Part Two: Andy MacPhail on the Orioles’ international efforts

Earlier today, Part One of an interview with Orioles president Andy MacPhail was published in this space.

It is a two-part interview with MacPhail about the O’s signing and scouting of international players since he took over in his current position. Tomorrow, I will feature here an interview with Baseball America’s Ben Badler with his analysis of the O’s efforts on this front.

Now, Part Two of the MacPhail interview.

Were the O’s one of the finalists for Miguel Sano?

“Yeah. What we did with Sano is we valued him where we thought he’d go in the draft and made an offer commensurate with that, and he did better.”

So what he signed for was more than your final offer?

“Yeah, by a good margin. Not that we were lowballing him, but by a good margin. We had the advantage of having Sano in our camp playing games. So we went out and made a first-round type of offer, but where we would have thought he’d go in the first round. He said, ‘I can do better,’ and he did it.”

Is any of the Orioles not spending big on international bonuses tied to in terms of the money you spend in the Dominican, for want of a better word, the turmoil there, the buscones (agents), the messy situation there?

“Dave (Stockstill) is running our efforts there and we are getting pretty reasonable results. I have targeted, which I will not share, and Dave and I have talked. We have targeted a specific, ‘This is what I want you to shoot for.’ That is who we are trying to sign right now as we speak.”

What do you mean by specific target?

“A certain guy, type of player - this is what I am looking for. This is where we need help and that is what he is doing. There are a couple of guys that he is trying to sign right now, but it’s too close to July 2. Every day after July 2, it stairsteps down and my suspicion is our budget is bigger this year than it was last year. We are prepared to do more this year and we are targeting a certain kind of guy. We do that based on where we think the averages are best.”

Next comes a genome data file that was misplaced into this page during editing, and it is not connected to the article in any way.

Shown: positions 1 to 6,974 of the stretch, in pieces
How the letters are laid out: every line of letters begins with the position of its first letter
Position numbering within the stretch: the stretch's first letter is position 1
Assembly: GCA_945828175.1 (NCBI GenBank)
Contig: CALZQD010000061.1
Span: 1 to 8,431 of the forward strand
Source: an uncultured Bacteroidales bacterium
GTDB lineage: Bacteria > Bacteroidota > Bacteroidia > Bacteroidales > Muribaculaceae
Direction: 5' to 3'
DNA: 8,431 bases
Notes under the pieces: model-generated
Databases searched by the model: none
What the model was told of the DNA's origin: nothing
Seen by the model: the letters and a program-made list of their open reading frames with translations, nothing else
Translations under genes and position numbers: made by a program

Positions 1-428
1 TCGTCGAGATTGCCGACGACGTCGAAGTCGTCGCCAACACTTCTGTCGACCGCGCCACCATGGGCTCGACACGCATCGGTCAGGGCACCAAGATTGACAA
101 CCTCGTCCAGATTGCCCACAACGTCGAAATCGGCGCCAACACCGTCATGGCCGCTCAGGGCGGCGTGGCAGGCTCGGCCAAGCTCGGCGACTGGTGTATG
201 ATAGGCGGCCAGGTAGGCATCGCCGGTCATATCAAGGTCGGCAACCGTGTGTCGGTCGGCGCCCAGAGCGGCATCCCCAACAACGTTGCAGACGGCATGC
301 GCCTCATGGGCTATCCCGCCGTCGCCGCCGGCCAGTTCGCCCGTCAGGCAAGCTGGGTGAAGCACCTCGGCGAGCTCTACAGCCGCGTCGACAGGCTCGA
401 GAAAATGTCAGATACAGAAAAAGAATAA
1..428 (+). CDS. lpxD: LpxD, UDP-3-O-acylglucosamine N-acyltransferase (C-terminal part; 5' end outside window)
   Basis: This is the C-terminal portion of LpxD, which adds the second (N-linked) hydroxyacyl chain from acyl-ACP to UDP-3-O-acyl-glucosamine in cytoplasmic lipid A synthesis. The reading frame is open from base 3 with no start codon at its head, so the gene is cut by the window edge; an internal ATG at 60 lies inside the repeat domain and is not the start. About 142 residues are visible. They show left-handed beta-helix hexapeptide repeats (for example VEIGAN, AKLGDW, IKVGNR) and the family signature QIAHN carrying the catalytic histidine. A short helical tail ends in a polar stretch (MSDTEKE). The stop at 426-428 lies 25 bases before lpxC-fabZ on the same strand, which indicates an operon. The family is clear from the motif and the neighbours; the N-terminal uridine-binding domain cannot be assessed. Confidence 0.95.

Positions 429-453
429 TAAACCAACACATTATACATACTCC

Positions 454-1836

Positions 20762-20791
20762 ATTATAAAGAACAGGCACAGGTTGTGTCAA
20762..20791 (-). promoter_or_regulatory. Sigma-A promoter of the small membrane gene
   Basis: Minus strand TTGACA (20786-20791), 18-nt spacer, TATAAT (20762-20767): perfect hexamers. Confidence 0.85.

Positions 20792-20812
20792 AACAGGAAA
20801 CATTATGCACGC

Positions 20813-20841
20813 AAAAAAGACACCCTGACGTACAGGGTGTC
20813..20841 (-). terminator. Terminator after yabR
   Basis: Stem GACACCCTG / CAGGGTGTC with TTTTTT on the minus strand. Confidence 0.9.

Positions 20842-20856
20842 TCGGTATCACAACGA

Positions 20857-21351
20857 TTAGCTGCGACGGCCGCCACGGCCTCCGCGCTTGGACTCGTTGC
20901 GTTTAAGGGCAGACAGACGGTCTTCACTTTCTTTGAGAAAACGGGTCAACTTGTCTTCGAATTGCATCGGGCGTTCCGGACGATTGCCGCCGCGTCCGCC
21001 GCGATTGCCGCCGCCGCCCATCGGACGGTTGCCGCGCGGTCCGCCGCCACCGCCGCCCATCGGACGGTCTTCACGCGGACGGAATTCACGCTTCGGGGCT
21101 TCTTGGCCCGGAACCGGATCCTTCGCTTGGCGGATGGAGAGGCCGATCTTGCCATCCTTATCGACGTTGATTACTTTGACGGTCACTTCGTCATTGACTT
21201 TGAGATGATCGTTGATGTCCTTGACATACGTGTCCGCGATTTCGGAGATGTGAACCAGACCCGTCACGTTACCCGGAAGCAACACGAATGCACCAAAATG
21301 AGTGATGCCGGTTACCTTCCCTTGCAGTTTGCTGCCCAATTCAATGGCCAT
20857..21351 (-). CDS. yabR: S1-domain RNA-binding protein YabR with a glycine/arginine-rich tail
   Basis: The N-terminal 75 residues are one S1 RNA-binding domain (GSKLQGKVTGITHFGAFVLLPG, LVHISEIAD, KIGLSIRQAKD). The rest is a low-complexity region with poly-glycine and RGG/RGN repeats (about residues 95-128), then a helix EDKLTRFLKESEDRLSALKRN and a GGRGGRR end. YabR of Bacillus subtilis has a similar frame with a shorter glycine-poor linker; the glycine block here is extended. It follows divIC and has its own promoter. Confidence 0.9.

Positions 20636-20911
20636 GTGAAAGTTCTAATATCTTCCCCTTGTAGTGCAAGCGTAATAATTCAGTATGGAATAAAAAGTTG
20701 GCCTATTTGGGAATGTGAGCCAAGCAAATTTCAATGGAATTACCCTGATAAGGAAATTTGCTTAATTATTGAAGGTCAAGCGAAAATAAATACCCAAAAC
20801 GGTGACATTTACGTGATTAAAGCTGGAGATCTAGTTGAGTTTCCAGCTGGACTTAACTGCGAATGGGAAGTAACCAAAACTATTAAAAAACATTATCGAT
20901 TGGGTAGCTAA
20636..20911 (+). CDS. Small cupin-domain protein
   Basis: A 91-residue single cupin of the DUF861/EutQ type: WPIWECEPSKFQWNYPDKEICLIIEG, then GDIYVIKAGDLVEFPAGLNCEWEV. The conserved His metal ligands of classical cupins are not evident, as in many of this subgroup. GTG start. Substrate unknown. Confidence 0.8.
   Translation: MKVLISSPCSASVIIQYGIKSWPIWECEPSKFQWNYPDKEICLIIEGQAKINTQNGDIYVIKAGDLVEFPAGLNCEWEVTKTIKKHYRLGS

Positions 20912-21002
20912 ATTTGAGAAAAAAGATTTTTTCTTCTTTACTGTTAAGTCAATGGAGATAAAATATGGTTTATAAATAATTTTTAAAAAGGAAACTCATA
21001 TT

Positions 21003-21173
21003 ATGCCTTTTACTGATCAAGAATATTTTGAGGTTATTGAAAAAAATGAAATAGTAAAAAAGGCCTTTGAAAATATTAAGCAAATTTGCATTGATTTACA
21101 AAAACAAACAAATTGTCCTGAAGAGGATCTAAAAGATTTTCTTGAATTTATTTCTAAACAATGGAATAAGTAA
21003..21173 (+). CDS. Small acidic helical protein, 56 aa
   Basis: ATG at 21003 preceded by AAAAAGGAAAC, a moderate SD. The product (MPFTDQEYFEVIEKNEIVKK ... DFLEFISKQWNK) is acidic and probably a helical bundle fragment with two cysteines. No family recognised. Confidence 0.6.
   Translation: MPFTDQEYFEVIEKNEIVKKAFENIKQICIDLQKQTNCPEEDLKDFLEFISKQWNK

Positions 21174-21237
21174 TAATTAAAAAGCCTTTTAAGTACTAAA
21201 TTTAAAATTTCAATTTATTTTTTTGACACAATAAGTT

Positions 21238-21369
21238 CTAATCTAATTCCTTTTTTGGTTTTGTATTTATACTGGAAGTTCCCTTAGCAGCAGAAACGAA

The perception is that the Orioles just don’t have enough scouts and scouting resources on the international front. Is that a fair criticism?

“I don’t know. I am sure there are organizations that have more. You have to evaluate it today in the context of what is going on today. The buscones are going from complex to complex, they are not in the hinterland anymore.

“You are not targeting guys all over the island. It’s just not the same game it used to be. We probably place a greater reliance, for better or worse, on our American evaluators going over there as opposed to be a totally domestic in the evaluation.”

What do you mean American evaluators? Some of your own amateur scouts?

“Or player development guys. So if an infield rover, for example, goes over to the Dominican, we will make sure he sees some guys we are looking at that are middle infielders. If the pitching rover goes over, we will make sure he sees some arms. If (hitting instructor) Denny Walling goes over, we look at some bats.

“Where I am really headed with this is we just seem to be more American-centric with our cross-checking.”

Could you see a scenario where you would get in the higher dollar game?

“Sure, if our guys say he’s worth it.”

Where are the Orioles at in Venezuela right now?

“Better. We are still very much working on augmenting our efforts there.”

Was there a situation a couple of years ago where the Orioles let go some of their scouts in Venezuela?

“Yeah, they had a problem getting back in the country, but we have rectified that, to my knowledge, in terms of getting accomplished what I think needs to get accomplished.”

So do you sign many more Dominican players than Venezuelan players?

“Right, but I think that’s common. We are still very much working on augmenting (our efforts there). We also seem to get something out of Curacao and I would not rule out Japan (in the future), but that is more pro type players.”

Are you looking mostly for pitchers in the Dominican?

“I choose not to give our strategy away there.”

In summing it all up, are you completely satisfied with your international efforts?

“You can’t really be completely satisfied. It’s a tactical decision.”

You yourself said, “Maybe it’s me, my generation.” Do you ever think about that, that a younger general manager might say we must be doing more than this on the international front?

“If you want to put $5 million down on batting practice, have at it. Now, in three years, if I’m wrong and I see that’s where you should be, then we’ll be there. But I am going to need to see proof that I am wrong, that’s all.”

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